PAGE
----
Steppenwolf for Young Adults and instituted a platform for engaging audiences after every performance. She has overseen the production of hundreds of plays and transferred dozens of Steppenwolf productions to Broadway and abroad, gaining national and international recognition for the company and Chicago as a vital theater destination. During her tenure, Steppenwolf was awarded
the National Medal of the Arts, the only theater to ever receive the honor, as well as the Illinois Arts Legend Award, Equity Special Award and nine of the company’s 12 Tony Awards. Lavey catapulted Steppenwolf to the forefront of new play development and production with a robust commissioning program that cultivates ongoing creative relationships with some of the most compelling playwrights today. Lavey oversaw the conception of and programming for the Garage Theater, an intimate space in 1998 that provide an additional platform for outside companies, new works and audience engagement. Several programs were established during her tenure, including Steppenwolf for Young Adults, an innovative and influential program for young adults; The School at Steppenwolf, an acclaimed training residency based in ensemble traditions; The Professional Leadership program for emerging arts managers and designers; The First Look Rep of New Work for plays in development; and the Garage Rep, presenting Chicago’s vibrant Off-Loop theater companies, among others. Lavey was named one of the 100 Most Powerful People by Chicago Magazine twice, was selected as one of the city's 10 Most Powerful Women in the Arts by the Chicago Sun-Times and was awarded the title of ‘2010 Chicagoan of the Year’ by the Chicago Tribune. While leading one of the most acclaimed theater companies in the world, she has performed in more than 30 productions at Steppenwolf. She has served on grants panels for the National Endowment for the Arts, The Theatre Communications Group, Three Arts Club, USA Artists and the City Arts panel of Chicago. Lavey holds a doctorate in Performance Studies from Northwestern University and is a member of the National Advisory Council for the School of Communication at Northwestern University. She is a recipient of the Sarah Siddons Award, an Alumni Merit Award and an Honorary Doctorate from Northwestern University.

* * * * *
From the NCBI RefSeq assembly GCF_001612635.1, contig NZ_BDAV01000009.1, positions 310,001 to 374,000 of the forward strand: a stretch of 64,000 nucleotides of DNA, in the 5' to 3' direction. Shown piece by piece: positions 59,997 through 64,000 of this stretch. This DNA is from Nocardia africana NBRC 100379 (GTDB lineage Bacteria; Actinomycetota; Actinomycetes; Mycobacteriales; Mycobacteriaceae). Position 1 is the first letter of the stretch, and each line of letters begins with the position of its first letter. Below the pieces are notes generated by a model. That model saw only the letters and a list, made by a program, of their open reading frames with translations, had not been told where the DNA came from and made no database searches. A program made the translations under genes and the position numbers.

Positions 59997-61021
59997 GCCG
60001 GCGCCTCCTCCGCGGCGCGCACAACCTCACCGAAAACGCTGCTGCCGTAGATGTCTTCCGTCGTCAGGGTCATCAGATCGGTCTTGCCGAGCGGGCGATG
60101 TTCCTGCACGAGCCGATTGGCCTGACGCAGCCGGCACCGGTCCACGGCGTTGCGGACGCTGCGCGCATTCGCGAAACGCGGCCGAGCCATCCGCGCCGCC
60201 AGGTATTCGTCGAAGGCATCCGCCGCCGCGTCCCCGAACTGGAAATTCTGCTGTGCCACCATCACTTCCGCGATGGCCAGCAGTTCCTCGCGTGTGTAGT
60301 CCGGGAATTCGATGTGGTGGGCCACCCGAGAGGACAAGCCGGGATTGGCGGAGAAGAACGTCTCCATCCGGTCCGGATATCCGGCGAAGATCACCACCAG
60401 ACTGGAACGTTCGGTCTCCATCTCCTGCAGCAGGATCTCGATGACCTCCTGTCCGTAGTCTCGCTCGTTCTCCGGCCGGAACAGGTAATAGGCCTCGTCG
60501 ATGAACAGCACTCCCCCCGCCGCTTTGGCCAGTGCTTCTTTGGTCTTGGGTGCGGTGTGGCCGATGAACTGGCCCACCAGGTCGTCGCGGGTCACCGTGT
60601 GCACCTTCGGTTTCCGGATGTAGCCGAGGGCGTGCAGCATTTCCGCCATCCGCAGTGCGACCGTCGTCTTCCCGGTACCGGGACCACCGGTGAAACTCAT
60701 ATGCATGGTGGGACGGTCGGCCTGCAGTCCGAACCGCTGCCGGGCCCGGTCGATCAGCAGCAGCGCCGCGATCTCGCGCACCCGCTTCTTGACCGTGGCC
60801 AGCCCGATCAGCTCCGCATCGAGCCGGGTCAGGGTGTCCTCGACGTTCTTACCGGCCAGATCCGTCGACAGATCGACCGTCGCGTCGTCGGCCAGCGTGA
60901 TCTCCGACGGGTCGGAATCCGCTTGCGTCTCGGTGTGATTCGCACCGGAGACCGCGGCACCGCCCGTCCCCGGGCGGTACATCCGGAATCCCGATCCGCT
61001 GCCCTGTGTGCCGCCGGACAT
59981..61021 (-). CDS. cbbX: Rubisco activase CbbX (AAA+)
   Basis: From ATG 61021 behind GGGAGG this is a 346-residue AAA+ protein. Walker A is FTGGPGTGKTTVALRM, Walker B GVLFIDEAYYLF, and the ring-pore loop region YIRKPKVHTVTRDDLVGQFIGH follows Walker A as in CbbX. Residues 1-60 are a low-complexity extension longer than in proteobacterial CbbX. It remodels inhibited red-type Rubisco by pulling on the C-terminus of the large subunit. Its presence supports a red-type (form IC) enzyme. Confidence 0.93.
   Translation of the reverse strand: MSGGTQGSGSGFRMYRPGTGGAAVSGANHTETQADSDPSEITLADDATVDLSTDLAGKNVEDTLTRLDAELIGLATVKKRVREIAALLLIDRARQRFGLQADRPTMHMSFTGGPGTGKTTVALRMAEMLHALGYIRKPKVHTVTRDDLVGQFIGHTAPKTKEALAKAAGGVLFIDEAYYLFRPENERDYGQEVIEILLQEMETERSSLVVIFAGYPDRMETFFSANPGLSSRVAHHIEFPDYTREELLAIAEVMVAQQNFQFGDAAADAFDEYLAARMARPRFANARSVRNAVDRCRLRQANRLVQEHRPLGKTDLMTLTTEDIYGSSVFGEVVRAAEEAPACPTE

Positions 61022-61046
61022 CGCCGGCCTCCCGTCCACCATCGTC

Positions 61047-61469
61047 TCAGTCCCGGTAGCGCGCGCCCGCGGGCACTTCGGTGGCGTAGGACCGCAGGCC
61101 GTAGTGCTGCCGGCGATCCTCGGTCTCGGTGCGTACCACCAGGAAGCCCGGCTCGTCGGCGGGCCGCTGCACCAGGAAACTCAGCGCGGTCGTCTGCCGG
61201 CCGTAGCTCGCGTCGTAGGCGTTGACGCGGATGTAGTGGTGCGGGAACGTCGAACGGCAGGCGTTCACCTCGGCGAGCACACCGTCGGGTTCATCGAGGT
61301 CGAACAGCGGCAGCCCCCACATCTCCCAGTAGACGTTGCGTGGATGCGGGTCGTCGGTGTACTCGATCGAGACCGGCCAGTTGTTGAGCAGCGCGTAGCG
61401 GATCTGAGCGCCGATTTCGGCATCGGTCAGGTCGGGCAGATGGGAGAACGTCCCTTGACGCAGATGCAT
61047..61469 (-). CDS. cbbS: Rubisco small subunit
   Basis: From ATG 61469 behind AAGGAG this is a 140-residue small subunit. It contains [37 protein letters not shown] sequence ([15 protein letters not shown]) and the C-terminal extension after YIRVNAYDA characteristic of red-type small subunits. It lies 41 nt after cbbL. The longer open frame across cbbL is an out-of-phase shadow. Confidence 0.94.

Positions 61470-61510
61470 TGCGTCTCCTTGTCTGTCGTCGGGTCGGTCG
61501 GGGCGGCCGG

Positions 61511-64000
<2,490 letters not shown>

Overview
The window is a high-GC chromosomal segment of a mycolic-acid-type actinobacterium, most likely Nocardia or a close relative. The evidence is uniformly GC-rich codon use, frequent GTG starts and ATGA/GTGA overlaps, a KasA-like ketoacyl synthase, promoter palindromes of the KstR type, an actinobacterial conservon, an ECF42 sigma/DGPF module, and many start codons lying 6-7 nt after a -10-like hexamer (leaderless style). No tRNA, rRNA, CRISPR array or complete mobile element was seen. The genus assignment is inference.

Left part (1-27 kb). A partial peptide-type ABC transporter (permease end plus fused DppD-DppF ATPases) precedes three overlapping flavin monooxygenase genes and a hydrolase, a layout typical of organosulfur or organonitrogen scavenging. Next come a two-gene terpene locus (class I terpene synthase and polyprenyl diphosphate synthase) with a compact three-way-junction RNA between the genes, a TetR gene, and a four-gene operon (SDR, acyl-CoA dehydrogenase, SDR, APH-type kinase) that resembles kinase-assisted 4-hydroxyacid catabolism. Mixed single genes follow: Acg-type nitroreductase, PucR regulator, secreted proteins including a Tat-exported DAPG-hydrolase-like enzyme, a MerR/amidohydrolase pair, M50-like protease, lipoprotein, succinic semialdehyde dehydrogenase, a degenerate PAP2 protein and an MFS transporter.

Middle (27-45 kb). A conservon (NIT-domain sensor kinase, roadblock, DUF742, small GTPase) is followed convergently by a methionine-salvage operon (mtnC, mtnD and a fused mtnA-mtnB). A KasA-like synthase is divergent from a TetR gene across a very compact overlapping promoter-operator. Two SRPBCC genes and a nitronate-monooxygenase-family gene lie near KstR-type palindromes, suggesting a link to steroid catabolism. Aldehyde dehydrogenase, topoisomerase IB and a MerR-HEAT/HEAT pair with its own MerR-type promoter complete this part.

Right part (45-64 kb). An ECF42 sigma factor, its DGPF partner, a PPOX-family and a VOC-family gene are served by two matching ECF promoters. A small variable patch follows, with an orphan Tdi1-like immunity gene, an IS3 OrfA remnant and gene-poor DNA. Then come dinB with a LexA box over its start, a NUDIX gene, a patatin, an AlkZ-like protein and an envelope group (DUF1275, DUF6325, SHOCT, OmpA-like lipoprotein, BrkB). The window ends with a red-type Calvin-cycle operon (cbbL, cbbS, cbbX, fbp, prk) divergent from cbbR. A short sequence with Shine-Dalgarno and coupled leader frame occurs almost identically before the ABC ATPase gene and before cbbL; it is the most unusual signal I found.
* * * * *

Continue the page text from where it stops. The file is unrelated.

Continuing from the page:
Kevin E. Moore
Managing Director, Theatre Communications Group
Kevin E. Moore is an arts professional with over 20 years experience. Mr. Moore joined TCG is 2010. He served as managing director for Arizona Theatre Company, a LORT B theatre based in Tucson and Phoenix, Arizona prior to joining TCG. He was with Arizona Theatre Company for ten years, starting as marketing director and finishing his time there as managing director. In addition, Mr. Moore has served in many capacities with organizations including the Herberger Theater Center in Phoenix, Historic New Harmony in Indiana, Cincinnati Arts Association and the Atlanta Symphony Orchestra. He has served on grant panels for Theatre Communications Group, the Arizona Commission on the Arts and the City of Phoenix and was Founding Board Chair of Alliance for Audience, a service organization for the arts in Phoenix. He has also been a guest lecturer at Arizona State University. Mr. Moore graduated from Furman University in Greenville, SC.
Director, Artistic Logistics
Lisa Mount refuses to specialize. As the Director of Artistic Logistics she works as a consultant with non profit arts organizations . Past and current clients include Childsplay, the
Kenan Institute for the Arts, Cleveland Public Theatre, Cornerstone Theater Company, Pig Iron Theatre Company, the Network of Ensemble Theaters, and the Rose Theatre. As an independent artist she produces, directs, and appears in contemporary performance work, including the acclaimed community story plays, Headwaters: Stories From A Goodly Portion Of Beautiful Northeast Georgia and Headwaters: Birth, Death and Places In-Between at the Sautee Nacoochee Center. She toured with the DeLuxe Vaudeville Orchestra as rhythm banjo player from 1994 to 2006. Before embarking on her consulting career in 1997, Lisa served as the Managing Director of 7 Stages theater in Atlanta. She has served as the Board Chair for Alternate ROOTS, the Atlanta Theatre Coalition, and Georgia Shares, a workplace giving campaign. Lisa received the 1996 "Abby" Award from the Atlanta Arts and Business Council for Outstanding Arts Professional, and was named one of the 100 Most Influential Georgians by Georgia Trend Magazine in 2008. In 2009, she was given the first Paula Vaughn Community Arts Lifetime Achievement Award by the Georgia Assembly of Community Arts Agencies.